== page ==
I met today at the National Hispanic Cultural Center to represent the Golden Apple Academy, with people from the Legislative Education Study Committee, Senator Padilla, Ellen Bernstein, Susan Patrick of iNacol, the Coalition for Excellence in Education, PTEC, the LANL Foundation, board members from APS, teachers, parents, and students in a meeting initiated the New Mexico Center for School Leadership, and sponsored by the New Mexico Learning Alliance.  The regular gathering of stakeholders in New Mexico education is necessary for the continuity of conversation of our values as a state, and what we want to bring to our children for the future of New Mexico.  The status of education in New Mexico demonstrates the need to broaden the conversation beyond the NM Public Education Department, and it was a sign of hope to have such representation from many organizations and individuals at the meeting today.  A discussion summary is here.   (Jump to the most pressing action)

Take Aways and Next Steps

It was an honor to be amidst an impressive group of individuals and organizations concerned with education in our state.  I would like to work toward a more cohesive educational conversation in New Mexico, a commonly used repository for the continuation and advancement of this conversation, and public access for action.  My post here is toward that ideal, and to serve as my impressions of the direction of conversation.

We, in the group, have the common experience that the current evaluation system of students, and therefore teachers and schools (because those evaluations are built from there), is lacking.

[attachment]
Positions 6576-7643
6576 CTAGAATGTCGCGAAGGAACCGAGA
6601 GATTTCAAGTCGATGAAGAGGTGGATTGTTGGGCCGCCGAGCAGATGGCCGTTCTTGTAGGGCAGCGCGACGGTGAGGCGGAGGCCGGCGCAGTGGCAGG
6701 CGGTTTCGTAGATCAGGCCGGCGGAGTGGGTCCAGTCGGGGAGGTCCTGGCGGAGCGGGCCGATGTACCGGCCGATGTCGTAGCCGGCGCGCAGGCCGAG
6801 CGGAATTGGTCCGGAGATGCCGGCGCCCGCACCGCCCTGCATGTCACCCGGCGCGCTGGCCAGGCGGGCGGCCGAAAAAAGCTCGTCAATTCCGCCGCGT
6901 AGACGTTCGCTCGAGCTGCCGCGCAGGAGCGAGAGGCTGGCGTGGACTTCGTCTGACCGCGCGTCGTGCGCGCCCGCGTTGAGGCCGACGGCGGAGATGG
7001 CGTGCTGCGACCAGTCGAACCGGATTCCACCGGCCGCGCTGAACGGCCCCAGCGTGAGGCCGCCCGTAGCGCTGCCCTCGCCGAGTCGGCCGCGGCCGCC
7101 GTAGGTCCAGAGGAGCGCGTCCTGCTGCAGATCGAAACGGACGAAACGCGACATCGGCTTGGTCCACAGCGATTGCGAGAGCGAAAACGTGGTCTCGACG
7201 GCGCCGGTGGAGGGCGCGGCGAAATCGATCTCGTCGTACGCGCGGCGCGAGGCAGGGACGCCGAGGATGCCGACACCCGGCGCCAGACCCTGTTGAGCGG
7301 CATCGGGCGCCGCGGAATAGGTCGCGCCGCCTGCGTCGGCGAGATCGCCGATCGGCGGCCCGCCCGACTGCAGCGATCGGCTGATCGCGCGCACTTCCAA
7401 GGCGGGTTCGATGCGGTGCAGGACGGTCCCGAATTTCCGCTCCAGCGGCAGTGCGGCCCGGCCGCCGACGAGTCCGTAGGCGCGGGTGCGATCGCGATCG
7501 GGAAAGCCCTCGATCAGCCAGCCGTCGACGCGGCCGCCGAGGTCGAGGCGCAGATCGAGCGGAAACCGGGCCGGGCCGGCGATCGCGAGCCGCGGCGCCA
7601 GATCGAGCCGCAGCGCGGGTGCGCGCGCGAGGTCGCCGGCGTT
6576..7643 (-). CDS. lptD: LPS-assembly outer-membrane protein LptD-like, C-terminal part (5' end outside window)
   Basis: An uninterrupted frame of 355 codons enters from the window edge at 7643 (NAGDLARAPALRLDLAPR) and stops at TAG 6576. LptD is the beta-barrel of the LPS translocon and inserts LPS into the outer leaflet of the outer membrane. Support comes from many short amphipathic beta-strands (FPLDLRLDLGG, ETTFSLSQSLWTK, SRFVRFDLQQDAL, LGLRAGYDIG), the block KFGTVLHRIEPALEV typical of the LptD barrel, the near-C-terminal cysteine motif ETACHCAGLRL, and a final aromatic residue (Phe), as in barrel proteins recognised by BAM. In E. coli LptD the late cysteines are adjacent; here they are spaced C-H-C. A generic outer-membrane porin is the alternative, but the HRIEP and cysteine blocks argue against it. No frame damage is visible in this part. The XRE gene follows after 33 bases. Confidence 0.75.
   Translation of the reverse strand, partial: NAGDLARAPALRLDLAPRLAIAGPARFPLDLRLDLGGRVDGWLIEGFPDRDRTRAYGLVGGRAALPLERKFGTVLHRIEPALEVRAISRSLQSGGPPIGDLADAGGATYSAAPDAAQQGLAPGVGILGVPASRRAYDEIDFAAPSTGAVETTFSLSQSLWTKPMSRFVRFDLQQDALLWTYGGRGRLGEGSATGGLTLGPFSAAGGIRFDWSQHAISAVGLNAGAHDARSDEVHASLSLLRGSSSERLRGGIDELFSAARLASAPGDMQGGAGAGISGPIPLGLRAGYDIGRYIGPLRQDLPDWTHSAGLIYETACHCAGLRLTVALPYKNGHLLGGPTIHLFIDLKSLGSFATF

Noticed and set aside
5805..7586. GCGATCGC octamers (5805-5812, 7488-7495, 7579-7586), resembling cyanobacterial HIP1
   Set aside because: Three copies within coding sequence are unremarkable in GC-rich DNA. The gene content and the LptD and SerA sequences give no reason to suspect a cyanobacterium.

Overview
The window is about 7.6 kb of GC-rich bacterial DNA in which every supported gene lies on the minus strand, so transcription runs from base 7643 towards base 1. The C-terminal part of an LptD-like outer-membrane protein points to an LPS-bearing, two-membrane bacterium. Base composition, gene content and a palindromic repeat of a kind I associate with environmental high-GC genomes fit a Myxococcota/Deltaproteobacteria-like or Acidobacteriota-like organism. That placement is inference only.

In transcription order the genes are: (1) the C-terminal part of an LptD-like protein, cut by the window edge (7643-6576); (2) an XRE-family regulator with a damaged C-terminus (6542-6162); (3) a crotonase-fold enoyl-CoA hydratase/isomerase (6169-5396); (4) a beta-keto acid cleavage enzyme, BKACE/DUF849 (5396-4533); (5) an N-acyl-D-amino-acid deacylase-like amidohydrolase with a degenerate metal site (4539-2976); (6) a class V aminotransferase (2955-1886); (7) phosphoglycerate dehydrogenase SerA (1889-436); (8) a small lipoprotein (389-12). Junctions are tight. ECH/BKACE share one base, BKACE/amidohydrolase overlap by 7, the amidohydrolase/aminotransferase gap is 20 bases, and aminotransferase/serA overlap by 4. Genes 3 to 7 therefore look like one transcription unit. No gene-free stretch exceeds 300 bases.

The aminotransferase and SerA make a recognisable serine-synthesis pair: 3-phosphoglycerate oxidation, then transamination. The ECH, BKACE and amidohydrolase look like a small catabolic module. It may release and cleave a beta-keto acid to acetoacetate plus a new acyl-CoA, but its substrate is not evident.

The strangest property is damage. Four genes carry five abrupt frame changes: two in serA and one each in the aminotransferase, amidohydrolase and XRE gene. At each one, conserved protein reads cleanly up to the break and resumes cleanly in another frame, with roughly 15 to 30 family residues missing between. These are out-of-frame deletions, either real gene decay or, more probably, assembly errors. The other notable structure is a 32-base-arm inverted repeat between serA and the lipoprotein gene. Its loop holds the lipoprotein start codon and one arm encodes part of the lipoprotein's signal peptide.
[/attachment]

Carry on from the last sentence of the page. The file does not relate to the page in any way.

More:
My personal experience with the evaluation system is exemplified by the evaluation I signed today, October 26th 2017, the day of this revision.  My “effective” rating would have been “highly effective” or better,  except for the test scores of the 45 students I had last year.  Well, I had only 21 students last year.  The failure of the PED to even properly count the number of students I had in my class should serve as warning for its ability toward higher math functions, like addition.

Similarly, the school where I work received an “F” this year, and then a later apology from the PED that a miscalculation had artificially driven our school grade down, it was not an “F”.  The “school grades” news article in the Albuquerque Journal was long since to press, and our entire community is affected by the misinformation.

 The appearance of objectivity, the reductionistic simplicity of  accepting quantitative data for what should be assessed qualitatively, is an abdication of the responsibility of relational accountability.   The pretense of making learning  a data-set and students a product of schools rather than people with complexity, however convenient for policy, has broken down at every level in the above examples.  That is just my own experience,  for just this year.

We now need to create a new infrastructure to support a more complete system of assessment.  We will need criteria, auditors, and educators who are trained in the assessment of student products according to that criteria.

This will begin a recovery for teachers to be trained as professionals with judgment and agency, rather than the trend to move teachers into compliant, undertrained, assembly-line workers.